ECB’s Mersch Sees ‘Long Road Ahead’ for Euro-Area Economy

European Central Bank council member Yves Mersch said the euro area has much work to do in addressing the causes of its debt crisis and governments must step up fiscal coordination in the face of “weak growth.”

“Since the beginning of the year, signs of stabilization have appeared along with a slow and progressive return of market confidence,” Mersch wrote in the annual report of the Luxembourg Central Bank, which he heads. “The measures taken by euro-zone authorities and member states are beginning to produce results, even if there is a long road ahead.”

The remarks underline the difficulties faced by countries such as Italy and Spain as they seek to loosen labor laws to spur growth and slash budget deficits. The annual report noted that the euro-area economy may shrink 0.3 percent this year, citing a European Commission forecast rather than the ECB’s prediction of a 0.1 percent contraction.

European finance ministers agreed last week in Copenhagen to increase the size of the region’s emergency lending capability to 800 billion euros ($1.1 trillion). The funds are intended to help governments as the Frankfurt-based ECB provides banks with emergency liquidity through long-term loans.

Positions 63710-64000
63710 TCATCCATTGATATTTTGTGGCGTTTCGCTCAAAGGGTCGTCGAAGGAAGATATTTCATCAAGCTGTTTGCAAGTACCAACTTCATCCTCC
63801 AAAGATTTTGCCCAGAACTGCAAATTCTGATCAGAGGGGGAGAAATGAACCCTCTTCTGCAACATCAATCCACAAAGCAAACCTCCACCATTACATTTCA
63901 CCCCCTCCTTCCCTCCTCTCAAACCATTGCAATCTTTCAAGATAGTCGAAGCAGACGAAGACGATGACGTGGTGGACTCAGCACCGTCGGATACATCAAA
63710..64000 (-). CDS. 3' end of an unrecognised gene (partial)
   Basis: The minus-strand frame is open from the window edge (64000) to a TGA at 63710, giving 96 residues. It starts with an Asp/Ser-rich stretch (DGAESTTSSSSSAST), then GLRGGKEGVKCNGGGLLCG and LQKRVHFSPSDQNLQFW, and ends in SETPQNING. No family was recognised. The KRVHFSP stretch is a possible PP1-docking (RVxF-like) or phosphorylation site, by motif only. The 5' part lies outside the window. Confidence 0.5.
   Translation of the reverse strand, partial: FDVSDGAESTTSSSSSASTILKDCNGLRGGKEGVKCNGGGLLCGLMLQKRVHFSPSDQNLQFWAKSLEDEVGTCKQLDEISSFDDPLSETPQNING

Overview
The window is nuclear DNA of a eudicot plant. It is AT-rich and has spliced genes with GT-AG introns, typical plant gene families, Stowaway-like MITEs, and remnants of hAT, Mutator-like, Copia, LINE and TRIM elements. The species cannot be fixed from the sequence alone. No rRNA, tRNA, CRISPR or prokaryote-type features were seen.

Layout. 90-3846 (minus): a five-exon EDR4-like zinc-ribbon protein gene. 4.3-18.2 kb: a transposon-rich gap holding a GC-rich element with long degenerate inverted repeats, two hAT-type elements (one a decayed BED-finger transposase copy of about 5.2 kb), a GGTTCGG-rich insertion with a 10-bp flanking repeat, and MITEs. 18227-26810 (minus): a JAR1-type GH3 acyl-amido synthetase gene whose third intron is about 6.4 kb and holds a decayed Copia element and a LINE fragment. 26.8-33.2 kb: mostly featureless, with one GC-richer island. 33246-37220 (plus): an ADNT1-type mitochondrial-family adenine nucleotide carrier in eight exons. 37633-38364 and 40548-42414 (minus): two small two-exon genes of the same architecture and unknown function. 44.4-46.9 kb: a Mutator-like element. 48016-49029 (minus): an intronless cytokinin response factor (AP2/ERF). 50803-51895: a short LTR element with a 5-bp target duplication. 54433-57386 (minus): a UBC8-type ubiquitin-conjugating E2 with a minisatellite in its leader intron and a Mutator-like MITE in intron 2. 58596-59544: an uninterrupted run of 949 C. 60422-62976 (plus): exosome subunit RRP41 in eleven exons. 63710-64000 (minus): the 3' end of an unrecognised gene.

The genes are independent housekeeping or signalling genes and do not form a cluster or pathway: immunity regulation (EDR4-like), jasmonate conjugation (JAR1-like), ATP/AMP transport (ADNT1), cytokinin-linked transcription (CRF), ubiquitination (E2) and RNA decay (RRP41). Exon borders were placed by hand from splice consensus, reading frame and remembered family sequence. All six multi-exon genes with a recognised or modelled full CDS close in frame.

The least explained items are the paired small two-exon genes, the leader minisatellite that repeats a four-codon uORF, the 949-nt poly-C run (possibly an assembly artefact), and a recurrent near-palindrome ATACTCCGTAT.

“The non-conventional measures are by definition temporary,” Mersch wrote. “The objective is to reestablish market confidence as well as optimal transmission of monetary policy and the financing of the economy.”

Mersch, a candidate to join the ECB’s Executive Board when the term of Spain’s Jose Manuel Gonzalez-Paramo ends next month, declined to comment about his future. “I have a mandate until 2016 and I don’t have any other information,” he said.

Finance ministers last week delayed a decision on the appointment until mid April. In his written introduction to the annual report, Mersch thanked his colleagues at the Luxembourg Central Bank.

“I must express my profound recognition to everyone who, over the years, has assisted me” and advised me in my mission at the Luxembourg Central Bank, he wrote.

To contact the reporter on this story: Mark Deen in Paris at markdeen@bloomberg.net

To contact the editor responsible for this story: Craig Stirling at cstirling1@bloomberg.net

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